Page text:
The US and China are clearly involved in an economic and political rivalry here on Earth, and this competitiveness has seeped into its space research and progress race. The CNSA, inspite of being relatively new to the so called “space race”, has made excellent progress and is clearly proving its worth and asserting its dominance over space.
If things continue at the current pace, China might overtake NASA within a decade or two, in various facets related to space travel, research, observation and development. Let us take a closer look at both the institutions and their brand of progress, both in the recent and upcoming years.
Comparison of Launch Technology and Progress
On paper, NASA doesn’t really have any specific rockets designed for payload delivery into space by themselves. It has relied on others to do this, like launching international cooperative missions and by help of other countries (for example, together with Russia for building the International Space Station), or it has invested into private spaceflight companies for launching their satellites, like SpaceX, that does independent work and is not controlled directly by the government.
NASA is currently working on a high performance series rocket called the SLS (Space Launch System), that will be the main rocket system that will be used as part of the Artemis program, NASA’s future manned mission to the Moon.
China on the other hand, has one of the largest arsenals of rockets and launch vehicles compared to any space agency or institution. Its flagship Long March series has been very effective in delivering even heavier payloads to GTO and even beyond our orbit.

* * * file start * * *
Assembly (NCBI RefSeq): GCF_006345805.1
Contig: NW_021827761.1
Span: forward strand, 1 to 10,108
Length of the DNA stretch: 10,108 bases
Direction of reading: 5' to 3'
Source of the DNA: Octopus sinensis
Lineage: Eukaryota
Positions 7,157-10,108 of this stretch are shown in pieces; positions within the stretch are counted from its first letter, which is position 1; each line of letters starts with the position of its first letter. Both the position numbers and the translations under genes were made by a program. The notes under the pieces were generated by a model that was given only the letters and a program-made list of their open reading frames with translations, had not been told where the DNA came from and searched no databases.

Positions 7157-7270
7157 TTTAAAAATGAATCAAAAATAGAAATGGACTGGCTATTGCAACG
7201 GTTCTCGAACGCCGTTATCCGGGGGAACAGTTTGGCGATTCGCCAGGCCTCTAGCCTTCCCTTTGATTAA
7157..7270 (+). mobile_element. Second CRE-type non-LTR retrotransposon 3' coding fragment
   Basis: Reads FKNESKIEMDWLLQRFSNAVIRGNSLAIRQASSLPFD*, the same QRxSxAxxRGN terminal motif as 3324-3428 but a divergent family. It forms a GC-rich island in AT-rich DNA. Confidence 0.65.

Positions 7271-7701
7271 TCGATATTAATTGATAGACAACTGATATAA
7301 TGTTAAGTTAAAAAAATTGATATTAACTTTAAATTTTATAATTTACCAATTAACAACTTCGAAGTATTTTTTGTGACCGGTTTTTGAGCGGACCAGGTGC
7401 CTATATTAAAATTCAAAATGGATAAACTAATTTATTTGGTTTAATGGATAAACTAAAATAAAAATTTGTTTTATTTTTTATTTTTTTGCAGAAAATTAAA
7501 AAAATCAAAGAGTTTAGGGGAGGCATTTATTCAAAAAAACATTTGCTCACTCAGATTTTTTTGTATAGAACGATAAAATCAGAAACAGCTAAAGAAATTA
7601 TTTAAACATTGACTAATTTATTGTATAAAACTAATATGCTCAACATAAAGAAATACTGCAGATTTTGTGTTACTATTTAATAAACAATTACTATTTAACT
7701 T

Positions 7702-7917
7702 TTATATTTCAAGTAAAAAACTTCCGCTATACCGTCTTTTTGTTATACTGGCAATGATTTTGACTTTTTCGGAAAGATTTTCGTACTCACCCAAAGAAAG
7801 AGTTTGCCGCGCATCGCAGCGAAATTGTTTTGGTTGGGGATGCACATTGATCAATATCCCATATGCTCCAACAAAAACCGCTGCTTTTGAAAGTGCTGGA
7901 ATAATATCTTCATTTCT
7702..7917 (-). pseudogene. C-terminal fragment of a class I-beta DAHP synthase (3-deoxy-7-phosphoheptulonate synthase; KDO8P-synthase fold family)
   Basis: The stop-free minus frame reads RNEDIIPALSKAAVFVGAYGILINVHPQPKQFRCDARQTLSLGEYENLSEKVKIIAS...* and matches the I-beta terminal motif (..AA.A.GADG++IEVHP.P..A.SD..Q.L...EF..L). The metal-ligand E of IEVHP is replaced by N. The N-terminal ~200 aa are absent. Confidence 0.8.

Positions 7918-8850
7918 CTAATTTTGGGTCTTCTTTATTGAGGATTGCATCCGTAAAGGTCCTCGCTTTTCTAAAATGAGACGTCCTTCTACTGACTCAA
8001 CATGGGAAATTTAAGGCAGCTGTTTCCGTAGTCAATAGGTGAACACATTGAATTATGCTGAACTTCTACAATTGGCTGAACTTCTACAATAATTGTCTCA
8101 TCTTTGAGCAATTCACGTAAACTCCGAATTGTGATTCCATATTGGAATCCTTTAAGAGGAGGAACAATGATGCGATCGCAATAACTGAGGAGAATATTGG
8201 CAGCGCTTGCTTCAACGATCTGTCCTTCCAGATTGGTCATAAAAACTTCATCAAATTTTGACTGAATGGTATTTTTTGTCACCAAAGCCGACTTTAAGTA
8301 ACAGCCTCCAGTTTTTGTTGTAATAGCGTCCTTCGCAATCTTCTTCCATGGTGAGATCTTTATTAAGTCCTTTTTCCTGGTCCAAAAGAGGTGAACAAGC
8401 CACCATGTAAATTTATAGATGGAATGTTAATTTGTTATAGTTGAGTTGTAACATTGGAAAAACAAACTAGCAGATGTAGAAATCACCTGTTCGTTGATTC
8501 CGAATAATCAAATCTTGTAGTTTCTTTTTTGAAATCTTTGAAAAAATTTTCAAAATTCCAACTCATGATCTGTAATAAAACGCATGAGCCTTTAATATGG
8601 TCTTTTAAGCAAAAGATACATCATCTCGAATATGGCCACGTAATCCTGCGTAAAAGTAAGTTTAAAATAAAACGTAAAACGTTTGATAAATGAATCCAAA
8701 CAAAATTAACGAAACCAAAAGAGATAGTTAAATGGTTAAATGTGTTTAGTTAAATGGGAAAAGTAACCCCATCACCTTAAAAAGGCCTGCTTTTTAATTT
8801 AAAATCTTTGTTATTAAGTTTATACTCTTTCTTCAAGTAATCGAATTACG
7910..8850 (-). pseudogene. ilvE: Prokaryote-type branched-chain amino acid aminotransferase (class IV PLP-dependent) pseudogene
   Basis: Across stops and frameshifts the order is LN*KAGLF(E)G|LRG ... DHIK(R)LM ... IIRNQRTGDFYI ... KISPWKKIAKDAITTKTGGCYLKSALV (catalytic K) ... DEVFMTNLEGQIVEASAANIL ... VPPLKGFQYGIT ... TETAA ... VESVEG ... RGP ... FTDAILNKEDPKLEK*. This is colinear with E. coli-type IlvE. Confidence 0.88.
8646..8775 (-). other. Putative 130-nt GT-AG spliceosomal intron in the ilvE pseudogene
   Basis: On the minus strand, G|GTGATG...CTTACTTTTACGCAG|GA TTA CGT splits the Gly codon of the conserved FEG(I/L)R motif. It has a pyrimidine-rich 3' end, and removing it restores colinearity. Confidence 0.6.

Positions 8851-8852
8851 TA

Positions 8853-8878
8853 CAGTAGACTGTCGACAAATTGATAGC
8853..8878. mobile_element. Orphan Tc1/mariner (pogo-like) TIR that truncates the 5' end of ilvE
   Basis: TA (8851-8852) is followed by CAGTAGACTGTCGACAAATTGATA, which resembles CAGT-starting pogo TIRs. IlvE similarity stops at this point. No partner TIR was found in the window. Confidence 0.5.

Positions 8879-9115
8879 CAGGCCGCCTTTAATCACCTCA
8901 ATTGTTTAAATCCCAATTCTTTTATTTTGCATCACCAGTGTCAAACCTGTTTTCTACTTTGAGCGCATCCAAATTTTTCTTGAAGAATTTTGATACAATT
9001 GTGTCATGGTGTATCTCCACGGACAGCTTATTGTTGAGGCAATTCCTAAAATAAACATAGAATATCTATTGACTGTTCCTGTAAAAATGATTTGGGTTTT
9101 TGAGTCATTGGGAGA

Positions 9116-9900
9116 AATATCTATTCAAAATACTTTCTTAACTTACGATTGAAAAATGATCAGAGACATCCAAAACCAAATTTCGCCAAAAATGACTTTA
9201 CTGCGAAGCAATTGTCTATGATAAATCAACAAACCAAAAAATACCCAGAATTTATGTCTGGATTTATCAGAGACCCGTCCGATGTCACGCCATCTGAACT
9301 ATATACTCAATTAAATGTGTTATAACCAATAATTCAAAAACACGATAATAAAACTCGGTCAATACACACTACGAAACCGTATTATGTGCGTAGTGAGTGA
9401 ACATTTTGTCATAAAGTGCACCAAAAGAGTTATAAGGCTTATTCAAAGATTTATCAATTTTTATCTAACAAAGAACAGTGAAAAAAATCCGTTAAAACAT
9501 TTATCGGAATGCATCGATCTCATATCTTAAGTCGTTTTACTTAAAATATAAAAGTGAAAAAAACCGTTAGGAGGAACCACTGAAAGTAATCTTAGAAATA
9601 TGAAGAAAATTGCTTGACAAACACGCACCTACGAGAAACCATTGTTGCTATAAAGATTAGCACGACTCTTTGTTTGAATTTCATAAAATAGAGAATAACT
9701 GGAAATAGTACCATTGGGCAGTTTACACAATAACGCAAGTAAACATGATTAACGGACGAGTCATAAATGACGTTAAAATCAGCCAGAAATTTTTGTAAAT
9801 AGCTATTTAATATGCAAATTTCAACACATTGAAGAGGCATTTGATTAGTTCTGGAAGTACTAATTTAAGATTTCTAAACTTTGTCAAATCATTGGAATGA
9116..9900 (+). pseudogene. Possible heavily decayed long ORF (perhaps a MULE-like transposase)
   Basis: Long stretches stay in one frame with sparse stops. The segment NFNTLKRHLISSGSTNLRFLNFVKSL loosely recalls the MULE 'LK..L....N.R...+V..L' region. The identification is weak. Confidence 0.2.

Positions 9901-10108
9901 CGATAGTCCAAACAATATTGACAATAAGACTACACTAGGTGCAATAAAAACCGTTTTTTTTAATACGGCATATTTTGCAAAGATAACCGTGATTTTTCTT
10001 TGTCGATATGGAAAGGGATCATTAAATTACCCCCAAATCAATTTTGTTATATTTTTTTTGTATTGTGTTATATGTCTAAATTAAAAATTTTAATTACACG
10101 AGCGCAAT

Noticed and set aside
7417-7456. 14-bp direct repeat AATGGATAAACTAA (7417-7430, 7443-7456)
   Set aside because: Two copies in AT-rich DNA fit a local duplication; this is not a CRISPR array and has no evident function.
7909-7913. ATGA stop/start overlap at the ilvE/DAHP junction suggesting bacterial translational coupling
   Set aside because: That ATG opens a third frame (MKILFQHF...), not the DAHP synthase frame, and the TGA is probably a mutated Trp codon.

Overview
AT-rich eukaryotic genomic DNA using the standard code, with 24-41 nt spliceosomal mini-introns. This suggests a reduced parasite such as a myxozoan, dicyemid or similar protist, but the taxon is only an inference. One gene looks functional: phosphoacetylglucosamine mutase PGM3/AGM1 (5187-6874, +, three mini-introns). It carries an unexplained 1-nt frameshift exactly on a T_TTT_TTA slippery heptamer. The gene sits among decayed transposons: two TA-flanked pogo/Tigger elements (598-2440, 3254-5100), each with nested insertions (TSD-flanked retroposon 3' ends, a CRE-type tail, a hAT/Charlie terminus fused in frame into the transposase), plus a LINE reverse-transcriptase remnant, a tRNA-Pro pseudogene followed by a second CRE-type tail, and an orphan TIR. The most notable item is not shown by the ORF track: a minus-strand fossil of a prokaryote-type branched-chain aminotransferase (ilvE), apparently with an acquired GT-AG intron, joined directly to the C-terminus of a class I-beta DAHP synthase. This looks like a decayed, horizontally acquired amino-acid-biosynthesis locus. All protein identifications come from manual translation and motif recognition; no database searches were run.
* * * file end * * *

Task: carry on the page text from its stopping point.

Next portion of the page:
You can learn more about the Long March series rockets here. China definitely holds the most no. of satellite/rocket launches per year globally, and continues to develop its existing rocket technology to improve efficacy for the upcoming planned future missions.
Comparison of Efficiency of the Launch Technology
NASA was considered very much efficient and self-reliable back during the days of the Apollo project, with almost 100% success rate of their missions. But in the later decades, the reusable space shuttles were deemed so expensive and inefficient that they have almost been completely discarded in the current scenario.
Also, NASA has lost almost 40% of its shuttles to various launch disasters or failures, making them very unreliable compared to other options. NASA has also completely forgone the idea of creating reusable launch vehicles due to this, which is evident from their policy and technology behind the development of the SLS rockets that is still in progress.
Even though China has such a vast array of rockets, they are continuously working to refine their technology and improve subsequent generations. CNSA has maintained its cost effectiveness, even though a lot of concurrent data is not available on the cost to state for the latest generation of rockets, past data shows China to be meticulously efficient and ardent on hitting deadlines it commits to, and carry out its planned missions with great swiftness.
They have also been studying the launches by SpaceX and their attempts to build reusable class rockets that could land vertically, and have they themselves started working on it too. But still, all this does not excuse the administration from the fact that China has not always managed its rocket debris well, there have been multiple cases of damage to property and lives due to unprecedented rocket debris hitting their fields or homes in the vicinity. This only shows how much more the CNSA and the government prioritizes technological progress than the welfare of those affected.